Local Officials Speak at Regional COVID-19 Testing Site in Raceland

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Gov. Edwards to share updates on Stay-at-Home order today
April 27, 2020
State presumed recovered total rises to 17,303; total cases rises to 27,068
April 27, 2020

This morning, Lafourche, Terrebonne and Assumption  officials held a joint press conference at the new regional drive-through coronavirus testing site at the Lafourche Parish Sheriff’s Office Shooting Range Facility, 3451 La. Highway 182 in Raceland. 


“The coronavirus has touched most residents, if not all, in our parish and our state. So we all know someone who has tested positive or worst-case, a loved one who has passed away,” said Lafourche Parish President Archie Chaisson. “Our thoughts and prayers continue to be with the families of the loved ones that we have lost” 


“We are happy to open a drive-through testing site servicing the Bayou Regions of Lafourche, Terrebonne and Assumption,” he continued. “I’d be remiss if I didn’t start by thanking the soldiers of the Louisiana National Guard for their help.”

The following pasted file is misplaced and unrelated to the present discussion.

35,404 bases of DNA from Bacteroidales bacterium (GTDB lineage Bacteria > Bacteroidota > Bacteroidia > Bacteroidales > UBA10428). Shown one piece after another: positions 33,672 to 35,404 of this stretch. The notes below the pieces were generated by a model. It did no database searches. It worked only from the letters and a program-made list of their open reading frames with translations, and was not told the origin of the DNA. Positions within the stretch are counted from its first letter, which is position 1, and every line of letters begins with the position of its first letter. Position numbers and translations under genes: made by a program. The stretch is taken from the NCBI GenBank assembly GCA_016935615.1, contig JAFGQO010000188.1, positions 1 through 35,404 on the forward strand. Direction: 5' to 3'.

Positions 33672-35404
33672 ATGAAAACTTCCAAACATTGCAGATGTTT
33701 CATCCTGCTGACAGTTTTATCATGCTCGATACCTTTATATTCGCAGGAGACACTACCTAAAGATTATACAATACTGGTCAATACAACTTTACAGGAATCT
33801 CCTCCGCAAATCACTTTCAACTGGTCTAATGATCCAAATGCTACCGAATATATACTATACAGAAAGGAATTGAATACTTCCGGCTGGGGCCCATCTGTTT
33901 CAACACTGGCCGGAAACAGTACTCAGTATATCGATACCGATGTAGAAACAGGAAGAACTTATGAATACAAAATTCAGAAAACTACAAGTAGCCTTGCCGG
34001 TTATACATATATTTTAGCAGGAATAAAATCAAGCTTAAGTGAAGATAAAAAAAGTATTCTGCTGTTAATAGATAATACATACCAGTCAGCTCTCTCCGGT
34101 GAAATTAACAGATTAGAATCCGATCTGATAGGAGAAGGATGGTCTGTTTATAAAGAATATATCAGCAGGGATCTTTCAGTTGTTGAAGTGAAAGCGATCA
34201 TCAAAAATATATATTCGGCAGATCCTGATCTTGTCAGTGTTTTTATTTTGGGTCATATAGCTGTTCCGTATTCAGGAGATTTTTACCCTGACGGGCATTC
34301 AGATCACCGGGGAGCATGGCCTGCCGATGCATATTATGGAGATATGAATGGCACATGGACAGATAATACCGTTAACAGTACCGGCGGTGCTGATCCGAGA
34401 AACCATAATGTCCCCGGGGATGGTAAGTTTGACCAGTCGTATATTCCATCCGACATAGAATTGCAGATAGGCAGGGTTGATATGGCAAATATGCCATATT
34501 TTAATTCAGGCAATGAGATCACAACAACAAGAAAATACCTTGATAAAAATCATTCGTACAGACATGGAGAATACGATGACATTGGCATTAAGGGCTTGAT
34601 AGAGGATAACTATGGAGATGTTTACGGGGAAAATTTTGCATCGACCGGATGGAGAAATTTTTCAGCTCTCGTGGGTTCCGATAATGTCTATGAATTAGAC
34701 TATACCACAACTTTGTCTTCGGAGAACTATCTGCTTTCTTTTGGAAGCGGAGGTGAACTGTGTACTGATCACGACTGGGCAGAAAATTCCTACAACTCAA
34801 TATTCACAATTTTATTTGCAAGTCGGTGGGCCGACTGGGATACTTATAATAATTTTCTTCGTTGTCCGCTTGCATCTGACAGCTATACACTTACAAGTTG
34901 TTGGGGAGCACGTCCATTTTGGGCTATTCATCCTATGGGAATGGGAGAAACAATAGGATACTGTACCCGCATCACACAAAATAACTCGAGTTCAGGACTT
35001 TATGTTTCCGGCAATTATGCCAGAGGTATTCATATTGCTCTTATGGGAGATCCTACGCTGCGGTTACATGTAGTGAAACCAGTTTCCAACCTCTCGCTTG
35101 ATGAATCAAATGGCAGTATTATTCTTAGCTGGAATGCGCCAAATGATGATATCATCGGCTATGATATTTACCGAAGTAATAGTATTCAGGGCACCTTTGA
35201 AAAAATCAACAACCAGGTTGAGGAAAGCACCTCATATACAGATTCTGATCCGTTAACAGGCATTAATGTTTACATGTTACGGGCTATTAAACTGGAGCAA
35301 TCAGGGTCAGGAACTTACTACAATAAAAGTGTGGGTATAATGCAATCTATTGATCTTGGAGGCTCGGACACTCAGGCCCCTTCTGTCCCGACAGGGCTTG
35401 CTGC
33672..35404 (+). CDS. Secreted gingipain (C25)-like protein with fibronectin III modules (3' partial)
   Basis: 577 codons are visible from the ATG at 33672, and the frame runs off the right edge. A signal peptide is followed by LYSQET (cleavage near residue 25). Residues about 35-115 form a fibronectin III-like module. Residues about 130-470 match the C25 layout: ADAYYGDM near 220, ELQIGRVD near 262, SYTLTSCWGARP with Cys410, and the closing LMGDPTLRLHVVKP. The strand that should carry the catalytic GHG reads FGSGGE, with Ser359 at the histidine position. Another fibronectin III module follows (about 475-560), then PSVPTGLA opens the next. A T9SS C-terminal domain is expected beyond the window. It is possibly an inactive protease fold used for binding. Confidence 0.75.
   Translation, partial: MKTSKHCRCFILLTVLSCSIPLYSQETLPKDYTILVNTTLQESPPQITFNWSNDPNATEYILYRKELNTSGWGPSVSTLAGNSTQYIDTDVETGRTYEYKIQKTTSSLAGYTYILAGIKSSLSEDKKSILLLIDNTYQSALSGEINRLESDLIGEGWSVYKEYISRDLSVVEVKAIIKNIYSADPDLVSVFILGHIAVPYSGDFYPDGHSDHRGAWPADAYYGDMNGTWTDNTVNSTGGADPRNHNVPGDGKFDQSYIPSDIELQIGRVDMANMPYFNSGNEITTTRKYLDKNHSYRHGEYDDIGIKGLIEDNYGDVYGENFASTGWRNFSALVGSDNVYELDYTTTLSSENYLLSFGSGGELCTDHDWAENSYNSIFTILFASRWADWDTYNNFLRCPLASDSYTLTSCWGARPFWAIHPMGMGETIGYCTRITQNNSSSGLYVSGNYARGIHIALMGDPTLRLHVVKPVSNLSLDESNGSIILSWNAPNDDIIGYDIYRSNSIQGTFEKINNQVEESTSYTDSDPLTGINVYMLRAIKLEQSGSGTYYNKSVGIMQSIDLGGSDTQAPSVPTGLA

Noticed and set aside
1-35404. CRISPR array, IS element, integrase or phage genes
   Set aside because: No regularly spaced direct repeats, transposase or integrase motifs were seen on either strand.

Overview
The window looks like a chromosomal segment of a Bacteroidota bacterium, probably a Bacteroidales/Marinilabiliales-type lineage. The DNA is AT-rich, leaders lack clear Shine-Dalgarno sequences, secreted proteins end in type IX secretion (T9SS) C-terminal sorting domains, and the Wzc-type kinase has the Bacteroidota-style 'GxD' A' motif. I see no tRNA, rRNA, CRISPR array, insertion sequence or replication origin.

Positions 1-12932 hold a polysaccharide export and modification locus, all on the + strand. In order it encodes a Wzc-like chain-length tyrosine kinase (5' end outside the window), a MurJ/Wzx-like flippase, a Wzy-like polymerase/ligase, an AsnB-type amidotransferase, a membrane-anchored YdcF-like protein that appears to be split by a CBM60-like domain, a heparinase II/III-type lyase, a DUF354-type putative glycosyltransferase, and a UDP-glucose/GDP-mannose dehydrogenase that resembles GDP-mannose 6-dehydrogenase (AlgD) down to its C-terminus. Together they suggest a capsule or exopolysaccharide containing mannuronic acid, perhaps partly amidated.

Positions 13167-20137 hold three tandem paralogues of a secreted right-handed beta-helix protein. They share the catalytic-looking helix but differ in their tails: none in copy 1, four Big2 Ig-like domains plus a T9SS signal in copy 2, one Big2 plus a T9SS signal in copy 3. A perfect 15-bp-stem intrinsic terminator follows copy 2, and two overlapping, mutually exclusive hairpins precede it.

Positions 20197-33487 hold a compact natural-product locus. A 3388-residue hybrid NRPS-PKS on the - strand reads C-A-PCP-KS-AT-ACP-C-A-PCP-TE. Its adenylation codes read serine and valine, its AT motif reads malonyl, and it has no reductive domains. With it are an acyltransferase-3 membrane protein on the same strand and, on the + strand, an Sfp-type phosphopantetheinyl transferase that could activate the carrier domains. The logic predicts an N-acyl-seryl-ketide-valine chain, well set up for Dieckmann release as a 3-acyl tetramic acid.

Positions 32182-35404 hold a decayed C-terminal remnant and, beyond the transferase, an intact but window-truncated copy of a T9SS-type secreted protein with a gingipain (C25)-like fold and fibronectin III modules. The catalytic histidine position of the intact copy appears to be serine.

Chaisson also thanked Terrebonne Parish President Gordon Dove, Lafourche Sheriff Craig Webre, Assumption Parish Police Jury President Jeff Naquin, other local officials and the school board for their assistance.


Chaisson said tests will be distributed each day 8 a.m. until noon or until the 125-tests limit is reached each day of the week. Residents can download the MyQuest app to receive their test results; if not, the will be contacted with the results, Chaisson said. 


Today, the site is open to for those 65 years of age and older and first responders. Tomorrow, the site will be open to those 18 years of age and older, “regardless if they are symptomatic or not,” Chaisson said. More details on the testing location can be found here.